Tuesday, June 26, 2007

Doing It the Bob Greene Way

You know, it's funny. I was getting pretty frustrated with myself about this whole weight-loss thing lately. Then I realized a few things:

1. Despite a pretty large stress load lately, the way I have been eating, I have been maintaining my weight loss, which is about 20 pounds lower than I was in December and about 40 pounds lower than my highest weight.

2. I tell everyone else that sometimes you have so much going on in your life that you can't expect yourself to exert a large amount of energy on weight loss as well as handle the other stuff--and I need to accept that I get into that same place sometimes (not long-term, just for now!).

3. Although running has been great for my body in terms of how I feel and how I look (even Dan's Ph.D. advisor, who is normally rather oblivious to me, recently commented, "Your training is really looking great on you"), when I started training for running a 5k, I went from exercising 30-45 minutes daily to exercising 30-45 minutes every other day. If you look at people who keep weight off long-term (according to the National Weight Loss Registry), over 80 percent of them exercise about an hour a day. I'm definitely not there at this point. Moreover, that's okay! Running has been moving me into a better appreciation of my body and its abilities. It's also done a lot for my self-esteem. But if I'm going to gear up for long-term weight loss and weight-loss maintenance, I will have to keep moving forwards into being more active in the long term.

I'm the kind of person who likes to act quickly. Sometimes I jump head-long into things just to realize they aren't right for me or won't work with me/for me. When I realized that I need to be exercising more to jump-start my weight loss, my first idea was to figure out something RIGHT NOW and start on it RIGHT AWAY.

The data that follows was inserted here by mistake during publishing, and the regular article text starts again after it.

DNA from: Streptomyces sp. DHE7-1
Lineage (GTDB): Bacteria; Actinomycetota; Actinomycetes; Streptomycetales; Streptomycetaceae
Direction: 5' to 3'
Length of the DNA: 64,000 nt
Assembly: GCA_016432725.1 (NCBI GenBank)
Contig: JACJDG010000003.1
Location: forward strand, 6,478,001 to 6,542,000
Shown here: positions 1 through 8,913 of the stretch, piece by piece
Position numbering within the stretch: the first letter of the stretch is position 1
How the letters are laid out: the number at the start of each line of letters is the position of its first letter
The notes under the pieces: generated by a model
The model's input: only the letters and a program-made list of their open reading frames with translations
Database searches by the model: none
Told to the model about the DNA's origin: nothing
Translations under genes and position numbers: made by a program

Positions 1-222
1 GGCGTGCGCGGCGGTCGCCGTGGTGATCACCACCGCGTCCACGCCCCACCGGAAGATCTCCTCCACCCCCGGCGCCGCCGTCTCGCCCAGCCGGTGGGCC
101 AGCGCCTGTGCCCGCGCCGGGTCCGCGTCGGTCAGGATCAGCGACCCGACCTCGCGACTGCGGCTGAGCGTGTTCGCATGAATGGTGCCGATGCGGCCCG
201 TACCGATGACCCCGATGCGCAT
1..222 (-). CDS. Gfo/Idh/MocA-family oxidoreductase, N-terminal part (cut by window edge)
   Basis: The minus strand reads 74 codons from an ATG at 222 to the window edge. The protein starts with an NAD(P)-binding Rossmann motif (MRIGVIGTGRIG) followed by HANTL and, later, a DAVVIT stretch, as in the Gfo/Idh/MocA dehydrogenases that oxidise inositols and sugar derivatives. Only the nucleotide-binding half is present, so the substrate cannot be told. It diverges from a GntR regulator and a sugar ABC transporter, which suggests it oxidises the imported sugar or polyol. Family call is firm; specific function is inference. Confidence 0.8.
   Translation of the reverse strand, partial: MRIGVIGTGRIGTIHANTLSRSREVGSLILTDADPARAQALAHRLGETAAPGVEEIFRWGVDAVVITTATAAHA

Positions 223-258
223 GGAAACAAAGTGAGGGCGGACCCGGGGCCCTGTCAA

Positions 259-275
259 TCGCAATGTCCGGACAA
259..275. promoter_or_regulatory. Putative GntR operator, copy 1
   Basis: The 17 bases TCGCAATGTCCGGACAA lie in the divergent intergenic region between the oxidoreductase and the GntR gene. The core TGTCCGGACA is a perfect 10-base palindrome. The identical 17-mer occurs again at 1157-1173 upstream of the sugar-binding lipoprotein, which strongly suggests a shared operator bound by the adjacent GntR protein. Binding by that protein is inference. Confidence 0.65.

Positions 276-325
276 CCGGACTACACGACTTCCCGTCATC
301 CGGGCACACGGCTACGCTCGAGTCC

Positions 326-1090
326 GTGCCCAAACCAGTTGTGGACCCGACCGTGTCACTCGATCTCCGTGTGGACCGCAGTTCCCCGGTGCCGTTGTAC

Then I checked myself. The reason this post is entitled "Doing It the Bob Greene Way" is that in The Best Life Diet (the last diet book I read--in January--and the last one I intend to read for a long time unless I'm researching exercise), Bob says that one problem with many diets is that they have us jump into dieting in exactly the way I often respond to things (the way I have tried not to do it this time). We get really gung-ho, we go at the diet and/or exercise passionately for a short while, and then we start slipping up. We start slipping up because the diet/exercise we are doing isn't really sustainable in our lives; it's too restrictive, or too hard-core. When we slip up, we feel like we are failing, and when we feel like we are failing, we give up--either gradually or quickly. For us to create sustainable weight loss, he says, we need to ease into the process of losing weight instead of trying to jump-start it. Make a few changes, he says, and watch the weight start to come off slowly. Once you are used to those changes, make a few more. Work your way into being someone who exercises regularly. Work your way into being someone who eats meals that are high in veggies, fruits, and whole grains. Treat yourself gently and lovingly, not as someone who needs to be beaten or whipped into shape at a frenzied pace.

It works--it's just not a quick fix, and that's hard for people. But think about it: would you rather be 20 pounds lighter at the end of this year, or would you rather stay where you are now? Would you rather lose 15 pounds in three weeks, but then gain it back six months later? Would you rather be reliant on a diet or exercise plan that makes you miserable?

I sometimes think to myself that if I had lost something like 5 pounds a year from the time I was originally overweight, I would have hit my goal weight by now. Even now, I'm like, But 5 pounds?? That's tiny! And I am not suggesting that it's a huge loss. But a slow loss of 5 or 20 or 40 pounds in a year is a much better situation to be in than sitting somewhere, miserably thinking how you have failed at yet another extreme or odd diet (or how you have gained back that weight yet again).

I remember when one of my close friends was 185 pounds and trying to lose weight. I was somewhere like 215 and trying to lose weight. 185 seemed like a distant, nearly impossible dream. Now I'm the girl at 185! That is NOT a bad feeling.